Drink deaths jump 350% in 20 years
THE extraordinary rise in Scotland's alcohol culture was exposed in new figures published yesterday, which showed a massive 350 per cent rise in drink- related deaths in the last 20 years.
In 1984, 597 Scots died from alcohol-related illnesses. By last year this had risen to 2,052: 1,515 men and 537 women.
Indeed, there are now nearly as many women dying from alcohol as there were Scots of both sexes dying from drink 20 years ago, despite the overall population actually declining slightly.
The Executive statistics also revealed a frightening level of serious drink problems among the under-18s.
In 2004, 1,113 children and teenagers were admitted to hospital with serious drink-related illnesses - and 213 of them were under 14. Some were treated for conditions normally only seen in those who have been heavy drinkers for many years.
Ten teenagers were treated for alcoholic gastritis, one for alcohol-induced chronic pancreatitis, 16 for alcoholism, and four (including three under the age of 14) for alcoholic liver disease.
Dr Guy Ratcliffe, medical director of the Medical Council on Alcohol, said alcoholic gastritis can cause bleeding in the stomach, leading young people to choke on their vomit.
Inflammation of the pancreas because of alcohol can cause the organ to go septic and parts of it to be removed. Alcoholic liver disease can eventually lead to liver failure and death.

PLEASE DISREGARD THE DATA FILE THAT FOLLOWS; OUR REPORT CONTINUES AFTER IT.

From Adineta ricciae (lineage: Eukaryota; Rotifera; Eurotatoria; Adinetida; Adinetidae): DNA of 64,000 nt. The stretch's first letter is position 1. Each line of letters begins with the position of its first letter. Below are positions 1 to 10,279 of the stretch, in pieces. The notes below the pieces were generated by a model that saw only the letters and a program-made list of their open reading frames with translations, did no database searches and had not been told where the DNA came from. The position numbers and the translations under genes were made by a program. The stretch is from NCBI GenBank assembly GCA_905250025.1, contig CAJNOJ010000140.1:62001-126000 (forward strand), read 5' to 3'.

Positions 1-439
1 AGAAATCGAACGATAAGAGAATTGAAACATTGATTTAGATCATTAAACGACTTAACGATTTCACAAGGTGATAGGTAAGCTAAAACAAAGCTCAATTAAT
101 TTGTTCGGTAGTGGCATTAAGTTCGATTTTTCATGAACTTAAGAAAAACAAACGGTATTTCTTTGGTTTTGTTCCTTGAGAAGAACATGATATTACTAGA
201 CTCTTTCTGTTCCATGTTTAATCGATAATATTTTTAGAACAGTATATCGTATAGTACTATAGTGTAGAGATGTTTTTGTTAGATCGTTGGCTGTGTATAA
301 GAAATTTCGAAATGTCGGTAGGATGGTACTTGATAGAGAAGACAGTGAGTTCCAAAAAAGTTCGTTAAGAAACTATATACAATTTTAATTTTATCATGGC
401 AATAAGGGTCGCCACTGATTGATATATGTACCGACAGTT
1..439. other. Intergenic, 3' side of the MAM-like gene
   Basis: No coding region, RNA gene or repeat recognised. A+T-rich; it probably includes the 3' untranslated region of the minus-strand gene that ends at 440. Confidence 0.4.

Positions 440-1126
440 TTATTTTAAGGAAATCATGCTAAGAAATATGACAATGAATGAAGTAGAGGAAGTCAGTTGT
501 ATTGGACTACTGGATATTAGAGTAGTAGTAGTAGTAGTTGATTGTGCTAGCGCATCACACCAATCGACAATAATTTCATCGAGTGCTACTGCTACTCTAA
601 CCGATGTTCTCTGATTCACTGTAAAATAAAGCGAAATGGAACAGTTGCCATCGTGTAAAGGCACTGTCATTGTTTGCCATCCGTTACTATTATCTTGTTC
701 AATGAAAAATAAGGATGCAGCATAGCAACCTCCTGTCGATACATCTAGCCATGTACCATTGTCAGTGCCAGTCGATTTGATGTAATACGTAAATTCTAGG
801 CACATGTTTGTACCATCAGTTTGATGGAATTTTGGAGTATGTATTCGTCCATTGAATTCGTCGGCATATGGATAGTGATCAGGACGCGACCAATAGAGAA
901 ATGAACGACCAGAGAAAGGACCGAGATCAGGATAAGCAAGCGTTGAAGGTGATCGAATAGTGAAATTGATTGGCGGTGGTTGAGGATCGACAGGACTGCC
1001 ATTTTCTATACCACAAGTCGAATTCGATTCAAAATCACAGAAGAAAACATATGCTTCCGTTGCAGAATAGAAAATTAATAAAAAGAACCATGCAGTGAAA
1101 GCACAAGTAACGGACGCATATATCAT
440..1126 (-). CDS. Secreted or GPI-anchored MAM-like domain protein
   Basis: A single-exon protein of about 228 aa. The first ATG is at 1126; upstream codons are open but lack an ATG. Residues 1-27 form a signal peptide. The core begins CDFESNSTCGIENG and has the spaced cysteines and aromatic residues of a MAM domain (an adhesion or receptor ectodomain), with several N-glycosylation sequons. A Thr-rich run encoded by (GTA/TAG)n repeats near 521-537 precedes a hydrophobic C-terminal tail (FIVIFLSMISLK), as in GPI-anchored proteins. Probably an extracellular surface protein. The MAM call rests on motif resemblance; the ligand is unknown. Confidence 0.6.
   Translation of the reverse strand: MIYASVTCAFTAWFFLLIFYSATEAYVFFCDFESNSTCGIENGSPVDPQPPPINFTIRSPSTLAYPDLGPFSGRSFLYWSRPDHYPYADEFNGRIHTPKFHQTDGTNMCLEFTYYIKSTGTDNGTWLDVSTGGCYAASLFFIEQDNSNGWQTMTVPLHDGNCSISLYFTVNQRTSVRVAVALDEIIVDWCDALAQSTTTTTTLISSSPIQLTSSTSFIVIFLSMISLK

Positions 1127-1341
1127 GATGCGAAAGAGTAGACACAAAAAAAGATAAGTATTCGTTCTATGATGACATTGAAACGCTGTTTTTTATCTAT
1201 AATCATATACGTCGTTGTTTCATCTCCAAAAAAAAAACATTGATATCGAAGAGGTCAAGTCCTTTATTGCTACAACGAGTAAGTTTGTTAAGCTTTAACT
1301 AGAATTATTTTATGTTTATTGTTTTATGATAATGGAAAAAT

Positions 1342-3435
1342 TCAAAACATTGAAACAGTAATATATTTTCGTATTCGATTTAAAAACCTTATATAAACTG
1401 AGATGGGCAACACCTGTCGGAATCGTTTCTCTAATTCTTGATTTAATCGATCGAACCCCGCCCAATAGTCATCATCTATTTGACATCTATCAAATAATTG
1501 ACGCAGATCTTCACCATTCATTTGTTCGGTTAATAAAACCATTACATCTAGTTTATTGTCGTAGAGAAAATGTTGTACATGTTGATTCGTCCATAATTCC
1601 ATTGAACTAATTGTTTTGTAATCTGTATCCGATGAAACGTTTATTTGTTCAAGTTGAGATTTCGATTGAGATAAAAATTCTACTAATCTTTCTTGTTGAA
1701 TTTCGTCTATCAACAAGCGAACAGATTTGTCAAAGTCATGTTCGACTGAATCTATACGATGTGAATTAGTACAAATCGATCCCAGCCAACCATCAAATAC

Dr Ratcliffe said: "Any liver doctor will have some account of alcoholic liver disease in people aged 17, 18 or 19. The number of people with alcoholic liver disease is increasing and the mortality rate has also risen."
Yesterday's figures were the second set of statistics in the past week to reveal the effect of alcohol on the health of Scots.
Last week, it emerged that emergency hospital admissions for people suffering from high levels of intoxication had increased by 40 per cent for men and 30 per cent for women between 1996 and 2004.
These latest statistics are more detailed and show wide regional variations. The Western Isles recorded the worst figures, with 1.5 per cent of the population hospitalised in the last year for some sort of alcohol-related condition.
The best records were in Tayside and the Forth Valley, where less than 0.5 per cent of the population were hospitalised for alcohol-related problems last year.
Jack Law, of Alcohol Focus Scotland, described the figures as "shocking". They must act as a wake-up call to every one of us that the way we are drinking is causing massive and growing damage to health and to society," he said.
Lewis Macdonald, the deputy health minister, said the Executive had reformed the country's licensing system and it continued to publicise the dangers of alcohol misuse.
However, the minister insisted every person in Scotland had a responsibility to respect alcohol and drink sensibly.
"Scotland has a long-established culture of heavy drinking, which carries a significant financial and human cost," he said. "We all need to face up to the massive problems this causes."
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